Thank you Dr. Rodriguez and Dr. Ward and the LBJ School of Public Affairs.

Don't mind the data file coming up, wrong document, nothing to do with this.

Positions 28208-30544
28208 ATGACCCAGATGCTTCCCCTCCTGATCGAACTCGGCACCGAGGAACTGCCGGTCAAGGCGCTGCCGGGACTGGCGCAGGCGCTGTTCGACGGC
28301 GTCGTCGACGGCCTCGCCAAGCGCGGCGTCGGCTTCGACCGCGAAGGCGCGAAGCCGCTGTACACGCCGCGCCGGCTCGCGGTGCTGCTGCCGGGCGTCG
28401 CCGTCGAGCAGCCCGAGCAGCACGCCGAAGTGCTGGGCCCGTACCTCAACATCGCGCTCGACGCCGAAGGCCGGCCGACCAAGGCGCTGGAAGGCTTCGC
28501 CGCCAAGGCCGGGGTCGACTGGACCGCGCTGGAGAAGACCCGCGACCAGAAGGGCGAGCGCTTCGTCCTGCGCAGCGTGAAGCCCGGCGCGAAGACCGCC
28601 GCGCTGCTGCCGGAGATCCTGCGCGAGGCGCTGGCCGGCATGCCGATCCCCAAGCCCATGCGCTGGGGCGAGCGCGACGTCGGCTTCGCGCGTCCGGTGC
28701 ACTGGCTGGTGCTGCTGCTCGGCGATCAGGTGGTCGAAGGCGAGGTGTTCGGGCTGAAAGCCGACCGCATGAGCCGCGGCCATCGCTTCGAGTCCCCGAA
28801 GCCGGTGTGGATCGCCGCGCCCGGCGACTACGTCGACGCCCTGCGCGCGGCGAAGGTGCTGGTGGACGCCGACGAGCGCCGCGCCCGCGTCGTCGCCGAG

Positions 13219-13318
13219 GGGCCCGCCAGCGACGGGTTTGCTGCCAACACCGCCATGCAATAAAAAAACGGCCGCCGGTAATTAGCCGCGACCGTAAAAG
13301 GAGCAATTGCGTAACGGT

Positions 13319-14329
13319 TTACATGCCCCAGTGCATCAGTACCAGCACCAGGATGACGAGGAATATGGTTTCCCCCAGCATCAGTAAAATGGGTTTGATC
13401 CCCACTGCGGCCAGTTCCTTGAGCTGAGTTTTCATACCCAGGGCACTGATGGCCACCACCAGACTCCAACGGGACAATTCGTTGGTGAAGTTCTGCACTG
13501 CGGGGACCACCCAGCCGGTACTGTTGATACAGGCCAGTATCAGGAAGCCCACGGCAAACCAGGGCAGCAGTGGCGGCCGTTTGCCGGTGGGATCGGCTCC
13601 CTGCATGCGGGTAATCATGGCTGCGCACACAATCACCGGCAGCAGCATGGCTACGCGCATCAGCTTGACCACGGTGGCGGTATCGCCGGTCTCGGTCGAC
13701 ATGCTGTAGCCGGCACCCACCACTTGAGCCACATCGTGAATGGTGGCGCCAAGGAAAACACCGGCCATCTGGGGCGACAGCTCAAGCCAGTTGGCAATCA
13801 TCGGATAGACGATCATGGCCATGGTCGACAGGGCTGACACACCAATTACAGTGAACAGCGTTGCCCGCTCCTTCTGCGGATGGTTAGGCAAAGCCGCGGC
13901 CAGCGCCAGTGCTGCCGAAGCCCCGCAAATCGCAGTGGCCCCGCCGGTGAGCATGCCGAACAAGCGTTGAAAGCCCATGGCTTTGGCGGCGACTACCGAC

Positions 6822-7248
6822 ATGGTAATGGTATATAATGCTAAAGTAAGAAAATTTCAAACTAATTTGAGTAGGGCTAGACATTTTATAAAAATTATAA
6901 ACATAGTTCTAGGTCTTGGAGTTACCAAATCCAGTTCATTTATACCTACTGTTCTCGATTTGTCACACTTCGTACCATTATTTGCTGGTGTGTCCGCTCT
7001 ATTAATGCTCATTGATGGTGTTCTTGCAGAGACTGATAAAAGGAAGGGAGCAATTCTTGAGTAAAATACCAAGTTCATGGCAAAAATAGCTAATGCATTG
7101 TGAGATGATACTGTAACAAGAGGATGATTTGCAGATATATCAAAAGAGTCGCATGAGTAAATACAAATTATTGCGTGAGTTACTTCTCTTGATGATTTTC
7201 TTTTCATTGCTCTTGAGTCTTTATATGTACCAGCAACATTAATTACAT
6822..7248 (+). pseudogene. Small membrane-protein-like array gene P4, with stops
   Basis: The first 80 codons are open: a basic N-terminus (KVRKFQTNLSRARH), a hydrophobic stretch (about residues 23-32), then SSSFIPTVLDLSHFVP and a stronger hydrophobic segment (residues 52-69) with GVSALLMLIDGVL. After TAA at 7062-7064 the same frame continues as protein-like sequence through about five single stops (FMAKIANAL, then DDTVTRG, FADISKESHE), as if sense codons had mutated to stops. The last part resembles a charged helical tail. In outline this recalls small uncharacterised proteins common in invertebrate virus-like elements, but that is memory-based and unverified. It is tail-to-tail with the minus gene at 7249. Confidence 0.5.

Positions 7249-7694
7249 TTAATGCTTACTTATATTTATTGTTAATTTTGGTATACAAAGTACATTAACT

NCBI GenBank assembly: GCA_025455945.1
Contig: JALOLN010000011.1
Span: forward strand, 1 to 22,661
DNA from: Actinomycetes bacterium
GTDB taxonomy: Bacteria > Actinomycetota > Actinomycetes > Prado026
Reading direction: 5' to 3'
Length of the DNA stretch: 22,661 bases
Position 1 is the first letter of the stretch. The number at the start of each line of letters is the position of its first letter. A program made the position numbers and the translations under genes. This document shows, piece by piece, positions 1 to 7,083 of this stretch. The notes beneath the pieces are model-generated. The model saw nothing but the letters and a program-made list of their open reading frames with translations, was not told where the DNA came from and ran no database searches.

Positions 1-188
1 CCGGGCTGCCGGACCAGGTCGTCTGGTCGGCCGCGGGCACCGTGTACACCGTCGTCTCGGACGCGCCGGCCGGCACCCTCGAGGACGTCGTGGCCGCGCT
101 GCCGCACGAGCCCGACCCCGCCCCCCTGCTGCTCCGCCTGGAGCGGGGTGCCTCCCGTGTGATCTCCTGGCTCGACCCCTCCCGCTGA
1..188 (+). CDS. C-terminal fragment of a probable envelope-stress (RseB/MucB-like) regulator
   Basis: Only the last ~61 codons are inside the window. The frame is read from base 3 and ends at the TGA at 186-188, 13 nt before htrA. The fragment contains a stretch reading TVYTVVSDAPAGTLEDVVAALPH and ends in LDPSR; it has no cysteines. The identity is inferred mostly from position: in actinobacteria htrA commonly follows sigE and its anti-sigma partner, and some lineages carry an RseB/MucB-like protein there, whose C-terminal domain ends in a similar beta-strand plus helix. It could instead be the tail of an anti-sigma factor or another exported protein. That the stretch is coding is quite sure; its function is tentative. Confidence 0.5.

To all the distinguished guests who are here from Mexico, I hope one of the reasons I was invited to participate today is because I am a friend to Mexico. I feel very strongly about your country. I feel very strongly not only because of the warmth and wonder of the people there, but because it is in such close proximity to the United States. I feel that our futures are inextricably bound. What happens in Mexico, greatly effects certainly what happens in Texas, but I think in a larger sense in all of North America. You know that I was a very strong proponent of the North American Free Trade Agreement. I thought it was the right thing then. I think it is right now. The difficult time that Mexico is undergoing is hard for all of us who care about Mexico to see, but I am convinced that Mexico will come away from this trial stronger and better as a result. I'm also convinced that there will be more women in positions of power and responsibility because change is always a woman's friend.